Strategies for gaining and maintaining academic support for the institutional open access repository
Borchert, Martin & Callan, Paula (2013) Strategies for gaining and maintaining academic support for the institutional open access repository. In 34th International Association of Technological and Scientific Libraries (IATUL) Conference, 14-18 April 2013, Cape Town, South Africa. (Unpublished)
The impact of research can be measured by use or citation count. The more widely available that research outputs are; the more likely they are to be used, and the higher the impact. Making the author-manuscript version of research outputs freely available via the institutional repository greatly increases the availability of research outputs and can increase the impact.
QUT ePrints, the open access institutional repository of research outputs at Queensland University of Technology (QUT), Australia, was established in 2003 and is managed by the QUT Library. The repository now contains over 39,000 records. More than 21,000 of these records have full-text copies attached as result of continuous effort to maintain momentum and encourage academic engagement. The full-text deposit rate has continued to increase over time and, in 2012 (August, at the time of writing), 88% of the records for works published in 2012 provide access to a full-text copy.
Achieving success has required a long term approach to collaboration, open access advocacy, repository promotion, support for the deposit process, and ongoing system development. This paper discusses the various approaches adopted by QUT Library, in collaboration with other areas of the University, to achieve success.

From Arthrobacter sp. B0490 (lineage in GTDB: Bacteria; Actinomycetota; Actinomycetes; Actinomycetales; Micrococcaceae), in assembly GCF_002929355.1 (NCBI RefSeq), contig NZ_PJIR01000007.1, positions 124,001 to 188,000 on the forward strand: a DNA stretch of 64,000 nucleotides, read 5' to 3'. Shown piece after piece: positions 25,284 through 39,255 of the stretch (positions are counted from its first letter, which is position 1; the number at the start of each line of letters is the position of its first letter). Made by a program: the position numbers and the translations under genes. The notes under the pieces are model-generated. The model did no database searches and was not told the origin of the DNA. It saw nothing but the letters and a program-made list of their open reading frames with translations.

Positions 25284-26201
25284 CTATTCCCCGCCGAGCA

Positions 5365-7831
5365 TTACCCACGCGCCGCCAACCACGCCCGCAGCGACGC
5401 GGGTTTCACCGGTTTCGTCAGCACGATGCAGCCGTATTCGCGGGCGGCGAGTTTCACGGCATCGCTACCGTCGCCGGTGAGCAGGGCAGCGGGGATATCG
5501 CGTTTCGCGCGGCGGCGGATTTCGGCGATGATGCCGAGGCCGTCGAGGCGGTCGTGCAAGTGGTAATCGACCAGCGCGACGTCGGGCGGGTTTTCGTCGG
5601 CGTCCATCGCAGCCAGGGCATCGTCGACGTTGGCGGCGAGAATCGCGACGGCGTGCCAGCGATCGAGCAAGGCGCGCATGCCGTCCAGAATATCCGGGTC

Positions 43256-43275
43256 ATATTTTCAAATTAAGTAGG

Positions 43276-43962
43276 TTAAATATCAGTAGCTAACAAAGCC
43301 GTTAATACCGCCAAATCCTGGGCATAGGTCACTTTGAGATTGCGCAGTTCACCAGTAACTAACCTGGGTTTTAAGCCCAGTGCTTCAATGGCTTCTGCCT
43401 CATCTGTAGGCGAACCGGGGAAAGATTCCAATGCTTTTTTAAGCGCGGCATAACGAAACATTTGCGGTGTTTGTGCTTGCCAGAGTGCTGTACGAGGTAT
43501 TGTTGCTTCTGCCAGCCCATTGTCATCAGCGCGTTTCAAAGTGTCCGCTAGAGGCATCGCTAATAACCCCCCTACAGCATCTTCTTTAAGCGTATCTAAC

Approaches include mainstreaming the repository via having it report to the University Research and Innovation Committee; regular provision of deposit rate data to faculties; championing key academic supporters; and holding promotional competitions and events such as during Open Access Week.
Support and training is provided via regular deposit workshops with academics and faculty research support groups and via the provision of online self-help information. Recent system developments have included the integration of citation data (from Scopus and Web of Science) and the development of a statistical reporting system which incentivise engagement.
Impact and interest:
Citation counts are sourced monthly from and citation databases.
These databases contain citations from different subsets of available publications and different time periods and thus the citation count from each is usually different. Some works are not in either database and no count is displayed. Scopus includes citations from articles published in 1996 onwards, and Web of Science® generally from 1980 onwards.
Citations counts from theindexing service can be viewed at the linked Google Scholar™ search.
Full-text downloads displays the total number of times this work’s files (e.g., a PDF) have been downloaded from QUT ePrints as well as the number of downloads in the previous 365 days. The count includes downloads for all files if a work has more than one.
|Item Type:||Conference Paper|
|Subjects:||Australian and New Zealand Standard Research Classification > INFORMATION AND COMPUTING SCIENCES (080000) > LIBRARY AND INFORMATION STUDIES (080700) > Organisation of Information and Knowledge Resources (080707)|
|Divisions:||Current > QUT Faculties and Divisions > Division of Technology, Information and Learning Support|
|Copyright Owner:||Copyright 2013 the authors.|
|Copyright Statement:||Available under License Creative Commons Attribution 3.0 Australia.|
|Deposited On:||19 Apr 2013 00:49|
|Last Modified:||25 Feb 2015 19:15|
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